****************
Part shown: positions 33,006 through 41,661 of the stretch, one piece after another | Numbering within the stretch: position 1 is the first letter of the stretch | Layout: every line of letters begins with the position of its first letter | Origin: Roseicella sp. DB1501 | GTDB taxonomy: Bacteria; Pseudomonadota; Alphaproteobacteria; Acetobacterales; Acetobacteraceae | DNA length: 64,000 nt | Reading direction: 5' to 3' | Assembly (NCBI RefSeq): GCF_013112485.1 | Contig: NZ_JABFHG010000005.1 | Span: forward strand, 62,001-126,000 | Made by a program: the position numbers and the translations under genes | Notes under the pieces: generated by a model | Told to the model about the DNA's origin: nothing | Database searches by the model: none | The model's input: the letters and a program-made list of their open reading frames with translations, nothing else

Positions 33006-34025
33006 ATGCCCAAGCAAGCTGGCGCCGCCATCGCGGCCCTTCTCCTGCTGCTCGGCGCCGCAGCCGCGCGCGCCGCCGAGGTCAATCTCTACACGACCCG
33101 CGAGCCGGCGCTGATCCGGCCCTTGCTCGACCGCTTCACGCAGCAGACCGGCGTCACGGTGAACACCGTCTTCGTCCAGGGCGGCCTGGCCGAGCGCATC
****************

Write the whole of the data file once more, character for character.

Part shown: positions 33,006 through 41,661 of the stretch, one piece after another | Numbering within the stretch: position 1 is the first letter of the stretch | Layout: every line of letters begins with the position of its first letter | Origin: Roseicella sp. DB1501 | GTDB taxonomy: Bacteria; Pseudomonadota; Alphaproteobacteria; Acetobacterales; Acetobacteraceae | DNA length: 64,000 nt | Reading direction: 5' to 3' | Assembly (NCBI RefSeq): GCF_013112485.1 | Contig: NZ_JABFHG010000005.1 | Span: forward strand, 62,001-126,000 | Made by a program: the position numbers and the translations under genes | Notes under the pieces: generated by a model | Told to the model about the DNA's origin: nothing | Database searches by the model: none | The model's input: the letters and a program-made list of their open reading frames with translations, nothing else

Positions 33006-34025
33006 ATGCCCAAGCAAGCTGGCGCCGCCATCGCGGCCCTTCTCCTGCTGCTCGGCGCCGCAGCCGCGCGCGCCGCCGAGGTCAATCTCTACACGACCCG
33101 CGAGCCGGCGCTGATCCGGCCCTTGCTCGACCGCTTCACGCAGCAGACCGGCGTCACGGTGAACACCGTCTTCGTCCAGGGCGGCCTGGCCGAGCGCATC